Two years ago a distribution of "One Hundred Iowa Mosses" (Conard, 1939) was reported to the Academy. Vie are now about to send out "Thirty Iowa Liverworts." 10. University of Michigan, Ann Arbor, Mich. In general liverworts are much scarcer in a prarie region than mosses. There is no possibility of ever distributing another thirty species. Most of the liverworts of Iowa are woodland plants: plants of mesic habitat, in complete or partial shade (Plagiochila, Lophocolea, Frullania, Porella). Some occur on moist shaded sandstone - our most mesic condition (Plectocolea, Leiocolea, Jamesoniella, Jungermannia. Conard 1940). Anthoceros must be considered hydric. Ricciocarpus natans is known to have fruited only twice, the interval being about thirty years. In both cases the floating form was fertile, the spores ripening in April. The land form is always sterile in Iowa. Well fruited land forms have recently been distributed by Miss Faith Pennybaker, collected in Louisiana, December 3. Reboulia and Mannia fragrans are distinctly xeric. Mannia inhabits exposed dry rocks in wooded areas, or stony hills in the prairie.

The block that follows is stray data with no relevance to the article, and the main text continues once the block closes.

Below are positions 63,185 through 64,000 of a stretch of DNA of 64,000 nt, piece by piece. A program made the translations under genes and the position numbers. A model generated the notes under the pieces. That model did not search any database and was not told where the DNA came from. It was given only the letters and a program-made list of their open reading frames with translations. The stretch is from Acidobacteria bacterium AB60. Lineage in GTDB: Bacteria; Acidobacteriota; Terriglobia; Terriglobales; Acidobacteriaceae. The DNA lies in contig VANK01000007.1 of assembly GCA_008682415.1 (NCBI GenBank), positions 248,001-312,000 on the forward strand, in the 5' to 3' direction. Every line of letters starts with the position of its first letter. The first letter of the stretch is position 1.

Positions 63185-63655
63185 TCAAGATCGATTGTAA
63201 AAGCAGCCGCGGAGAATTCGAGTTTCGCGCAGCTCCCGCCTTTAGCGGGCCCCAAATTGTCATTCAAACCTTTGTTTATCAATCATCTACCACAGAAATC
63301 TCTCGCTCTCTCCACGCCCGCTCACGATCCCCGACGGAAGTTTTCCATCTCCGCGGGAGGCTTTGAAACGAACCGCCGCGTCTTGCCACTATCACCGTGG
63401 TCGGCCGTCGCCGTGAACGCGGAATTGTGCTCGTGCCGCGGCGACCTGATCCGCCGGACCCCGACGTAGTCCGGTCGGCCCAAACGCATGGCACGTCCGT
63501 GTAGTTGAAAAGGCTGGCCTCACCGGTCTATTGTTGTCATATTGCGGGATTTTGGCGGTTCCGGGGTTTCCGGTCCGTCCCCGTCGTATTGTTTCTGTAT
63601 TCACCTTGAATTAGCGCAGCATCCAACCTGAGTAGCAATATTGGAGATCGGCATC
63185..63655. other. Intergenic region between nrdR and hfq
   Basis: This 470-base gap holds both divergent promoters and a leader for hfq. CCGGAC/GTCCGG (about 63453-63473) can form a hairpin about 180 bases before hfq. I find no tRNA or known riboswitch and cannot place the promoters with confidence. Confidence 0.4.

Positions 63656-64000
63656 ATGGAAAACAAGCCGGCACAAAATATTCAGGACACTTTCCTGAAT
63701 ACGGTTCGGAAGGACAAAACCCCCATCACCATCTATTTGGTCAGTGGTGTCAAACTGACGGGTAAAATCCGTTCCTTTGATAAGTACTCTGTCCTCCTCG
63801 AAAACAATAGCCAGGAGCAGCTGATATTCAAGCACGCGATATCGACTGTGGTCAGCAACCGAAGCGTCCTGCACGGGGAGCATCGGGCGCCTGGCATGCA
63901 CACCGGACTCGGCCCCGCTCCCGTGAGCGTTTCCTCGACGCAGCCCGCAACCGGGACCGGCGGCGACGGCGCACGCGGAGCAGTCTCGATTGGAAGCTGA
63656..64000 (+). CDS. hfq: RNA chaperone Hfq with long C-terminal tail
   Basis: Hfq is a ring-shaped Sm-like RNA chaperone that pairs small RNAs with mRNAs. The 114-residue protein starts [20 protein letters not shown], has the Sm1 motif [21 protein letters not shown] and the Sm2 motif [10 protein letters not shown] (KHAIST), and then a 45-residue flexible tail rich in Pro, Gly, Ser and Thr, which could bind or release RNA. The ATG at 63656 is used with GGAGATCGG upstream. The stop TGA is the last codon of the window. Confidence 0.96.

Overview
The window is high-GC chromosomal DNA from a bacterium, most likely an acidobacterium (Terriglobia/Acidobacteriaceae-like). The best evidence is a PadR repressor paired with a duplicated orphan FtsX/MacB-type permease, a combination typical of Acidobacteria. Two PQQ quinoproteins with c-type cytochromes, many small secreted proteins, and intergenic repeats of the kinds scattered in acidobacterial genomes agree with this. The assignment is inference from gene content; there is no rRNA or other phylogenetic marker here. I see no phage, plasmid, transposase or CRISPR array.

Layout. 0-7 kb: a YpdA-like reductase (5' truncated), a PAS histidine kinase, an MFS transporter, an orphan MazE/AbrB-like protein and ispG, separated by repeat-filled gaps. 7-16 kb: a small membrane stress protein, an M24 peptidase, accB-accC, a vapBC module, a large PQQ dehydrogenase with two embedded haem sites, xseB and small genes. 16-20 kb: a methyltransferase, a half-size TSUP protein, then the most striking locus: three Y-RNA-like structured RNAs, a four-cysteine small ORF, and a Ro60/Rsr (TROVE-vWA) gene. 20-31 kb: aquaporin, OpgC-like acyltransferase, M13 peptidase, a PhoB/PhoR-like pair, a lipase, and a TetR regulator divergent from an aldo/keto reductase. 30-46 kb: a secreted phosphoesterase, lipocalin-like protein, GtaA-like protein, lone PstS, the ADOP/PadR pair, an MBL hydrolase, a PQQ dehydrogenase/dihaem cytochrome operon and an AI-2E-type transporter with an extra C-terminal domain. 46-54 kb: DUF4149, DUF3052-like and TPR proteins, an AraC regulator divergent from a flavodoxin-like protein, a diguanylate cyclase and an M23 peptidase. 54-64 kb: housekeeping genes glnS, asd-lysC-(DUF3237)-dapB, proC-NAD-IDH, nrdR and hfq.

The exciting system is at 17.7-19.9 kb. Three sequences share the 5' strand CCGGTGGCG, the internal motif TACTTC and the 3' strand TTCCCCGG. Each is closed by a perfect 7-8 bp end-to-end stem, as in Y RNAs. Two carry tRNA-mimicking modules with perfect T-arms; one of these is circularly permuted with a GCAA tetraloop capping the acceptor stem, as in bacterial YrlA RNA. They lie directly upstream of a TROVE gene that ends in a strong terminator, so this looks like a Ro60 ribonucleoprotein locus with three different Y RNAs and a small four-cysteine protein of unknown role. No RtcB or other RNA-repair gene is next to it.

Proceedings of the Iowa Academy of Science
©1940 Iowa Academy of Science, Inc.
Conard, Henry S.
"Thirty Iowa Liverworts,"
Proceedings of the Iowa Academy of Science, 47(1), 97-99.
Available at: https://scholarworks.uni.edu/pias/vol47/iss1/14